The Measurement of Success

measure of success / a little creative

How do you define success and what’s the currency by which you measure it? This is something that often plagues me and something I’m still working out my feelings around.

A question you’ll hear frequently among entrepreneurs and the self-employed is how they define success. Much like, “What’s your passion?” or “What do you value?”, I always cringed at this question and candidly, wanted to tell people to fuck the fuck off when they asked me.

Having spent more time considering the question though, I think my initial reaction was based mostly out of fear and the realization that I just didn’t know the answer. And therefore, couldn’t accurately—or confidently—answer the question. And as a bit of a control freak, “I don’t know,” is not a comfortable place to reside.

After a bit of time working for myself, outside the land of cubicles and speaker phone conference calls (true, and very unfortunate story), I’ve come to realize that much of my fear came from a deep-seeded belief that I would never be *really* successful. And before you crush me on that belief, let me explain. I don’t mean that I would never be good at something.

I had come to associate success with extreme financial wealth and thought that in order to be successful, I had to be monetarily rich.

I believed I had to live in a giant house, with a fancy car, wear expensive clothes and dine at exclusive restaurants. I also had to work my fucking ass off (24/7 kind of thing).

So in my mind, success also meant a complete lack of freedom.

I also didn’t really feel like I fit in with these really successful people (or at least the version of them I had in my head). I found many of them pretentious, self-centered, and arrogant, and couldn’t imagine myself as part of this crowd. Nor did I ever want to be seen as any of those things and so I was even more put off. Rational or not, that’s what I believed.

Since I’ve been working for myself for a while now though, my belief of what success is and the currency by which I measure it, has started to change. Now granted, I do live in the United States, in one of the most expensive cities, and money does have its place, but it’s no longer my only or my primary measure of success.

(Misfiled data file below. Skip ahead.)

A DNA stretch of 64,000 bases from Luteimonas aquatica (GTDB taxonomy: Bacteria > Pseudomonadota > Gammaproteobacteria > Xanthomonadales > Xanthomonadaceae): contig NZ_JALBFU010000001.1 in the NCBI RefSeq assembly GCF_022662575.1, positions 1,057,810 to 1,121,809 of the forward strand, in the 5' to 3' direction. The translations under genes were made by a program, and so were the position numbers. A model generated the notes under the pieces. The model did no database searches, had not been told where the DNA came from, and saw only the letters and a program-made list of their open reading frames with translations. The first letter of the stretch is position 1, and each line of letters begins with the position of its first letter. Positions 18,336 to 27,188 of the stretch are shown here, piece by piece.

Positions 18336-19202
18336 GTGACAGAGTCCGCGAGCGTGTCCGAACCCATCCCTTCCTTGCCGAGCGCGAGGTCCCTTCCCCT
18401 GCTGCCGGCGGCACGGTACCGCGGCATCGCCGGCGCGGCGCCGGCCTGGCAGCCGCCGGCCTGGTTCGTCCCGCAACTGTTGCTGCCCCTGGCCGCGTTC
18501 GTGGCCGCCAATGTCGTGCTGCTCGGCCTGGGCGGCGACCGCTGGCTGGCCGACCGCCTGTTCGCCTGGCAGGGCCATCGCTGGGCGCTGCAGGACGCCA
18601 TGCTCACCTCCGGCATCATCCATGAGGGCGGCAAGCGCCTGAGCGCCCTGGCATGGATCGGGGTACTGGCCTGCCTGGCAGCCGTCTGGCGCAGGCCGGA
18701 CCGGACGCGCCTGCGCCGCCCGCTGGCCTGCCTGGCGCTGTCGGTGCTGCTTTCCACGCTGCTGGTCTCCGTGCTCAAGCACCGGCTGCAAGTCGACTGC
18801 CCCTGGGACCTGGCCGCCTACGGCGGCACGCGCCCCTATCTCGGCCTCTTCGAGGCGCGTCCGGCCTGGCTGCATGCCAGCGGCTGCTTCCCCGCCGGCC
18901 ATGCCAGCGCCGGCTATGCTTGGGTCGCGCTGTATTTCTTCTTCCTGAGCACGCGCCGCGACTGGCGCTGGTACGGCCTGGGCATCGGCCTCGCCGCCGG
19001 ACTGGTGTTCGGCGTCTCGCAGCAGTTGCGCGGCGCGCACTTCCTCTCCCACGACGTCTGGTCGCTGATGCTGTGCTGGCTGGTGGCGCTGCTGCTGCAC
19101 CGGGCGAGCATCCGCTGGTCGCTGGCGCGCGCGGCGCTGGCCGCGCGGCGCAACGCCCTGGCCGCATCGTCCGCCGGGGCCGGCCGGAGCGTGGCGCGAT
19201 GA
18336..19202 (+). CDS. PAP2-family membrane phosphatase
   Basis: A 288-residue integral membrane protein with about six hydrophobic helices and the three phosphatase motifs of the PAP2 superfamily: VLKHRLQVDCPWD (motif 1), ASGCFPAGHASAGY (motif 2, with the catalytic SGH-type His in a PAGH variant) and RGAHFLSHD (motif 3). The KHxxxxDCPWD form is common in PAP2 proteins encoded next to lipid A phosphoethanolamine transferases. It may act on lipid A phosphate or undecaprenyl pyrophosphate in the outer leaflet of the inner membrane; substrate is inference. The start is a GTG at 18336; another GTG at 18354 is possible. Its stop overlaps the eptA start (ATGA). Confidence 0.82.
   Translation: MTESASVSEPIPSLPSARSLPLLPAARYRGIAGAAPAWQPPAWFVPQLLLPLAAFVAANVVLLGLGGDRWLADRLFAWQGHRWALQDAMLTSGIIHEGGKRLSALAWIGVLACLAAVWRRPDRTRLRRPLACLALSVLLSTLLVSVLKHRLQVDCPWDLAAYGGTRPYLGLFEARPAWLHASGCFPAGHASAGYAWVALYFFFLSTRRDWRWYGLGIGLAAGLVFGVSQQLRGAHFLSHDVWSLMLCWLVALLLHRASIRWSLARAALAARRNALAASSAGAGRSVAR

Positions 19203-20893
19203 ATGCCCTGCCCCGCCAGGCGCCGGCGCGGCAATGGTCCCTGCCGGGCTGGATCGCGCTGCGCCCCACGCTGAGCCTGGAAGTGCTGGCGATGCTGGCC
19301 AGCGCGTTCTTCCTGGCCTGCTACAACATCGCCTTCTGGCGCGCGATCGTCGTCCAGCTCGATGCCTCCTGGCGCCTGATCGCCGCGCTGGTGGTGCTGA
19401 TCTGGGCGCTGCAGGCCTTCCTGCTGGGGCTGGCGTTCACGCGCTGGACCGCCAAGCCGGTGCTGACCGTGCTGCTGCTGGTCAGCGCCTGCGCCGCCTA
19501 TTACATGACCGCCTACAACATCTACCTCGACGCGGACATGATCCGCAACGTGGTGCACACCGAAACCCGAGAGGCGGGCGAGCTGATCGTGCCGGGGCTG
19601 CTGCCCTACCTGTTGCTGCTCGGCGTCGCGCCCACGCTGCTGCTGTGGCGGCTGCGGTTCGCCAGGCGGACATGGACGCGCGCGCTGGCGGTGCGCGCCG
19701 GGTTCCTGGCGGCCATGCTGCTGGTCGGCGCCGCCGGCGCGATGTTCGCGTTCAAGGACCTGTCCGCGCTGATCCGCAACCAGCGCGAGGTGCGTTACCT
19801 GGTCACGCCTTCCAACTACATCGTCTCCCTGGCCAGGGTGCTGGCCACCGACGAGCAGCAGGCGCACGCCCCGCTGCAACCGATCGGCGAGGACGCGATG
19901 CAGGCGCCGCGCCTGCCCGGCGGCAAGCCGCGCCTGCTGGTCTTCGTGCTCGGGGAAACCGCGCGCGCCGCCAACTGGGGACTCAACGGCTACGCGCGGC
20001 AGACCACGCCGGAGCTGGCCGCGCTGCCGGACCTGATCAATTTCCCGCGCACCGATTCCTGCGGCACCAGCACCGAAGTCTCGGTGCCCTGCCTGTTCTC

I was chatting with a girlfriend recently and she asked me how business is going. Not one to pull punches, I chuckled and very honestly responded that it has its ups and downs, and currently, it was more down than up.

Instead of talking me off a ledge and blowing smoke up my ass to tell me how great I am, she simply paused and said, “Ok, sure, so maybe you’re not Britney Spears, but if what you’re doing now has made you happier, more flexible and more relaxed, and allowed your marriage to be stronger (all of which it has), then it’s worth way more than any amount of money ever could be.”

That hit me like a ton of bricks like whoa and was exactly the slap in the face I needed to make a quick exit from the pity party at which I was currently attending.

Not only am I happier and way less stressed, I like to think that I’m a nicer person overall. And my relationship with my husband is stronger now than it ever has been. So while I may be spending my date nights at Chick-Fil-A, I’ll be doing so in my yoga pants (that I got on sale), with unwashed hair (like, the 3-day kind), having a great fucking time. Now, that’s my definition of success.

Does this resonate with you? I find that many of the struggles we think are unique to us, are indeed not. We just need to share our struggles more and help one another get through them together.

So what’s your currency? What does success mean to you and how do you put its measure in perspective?

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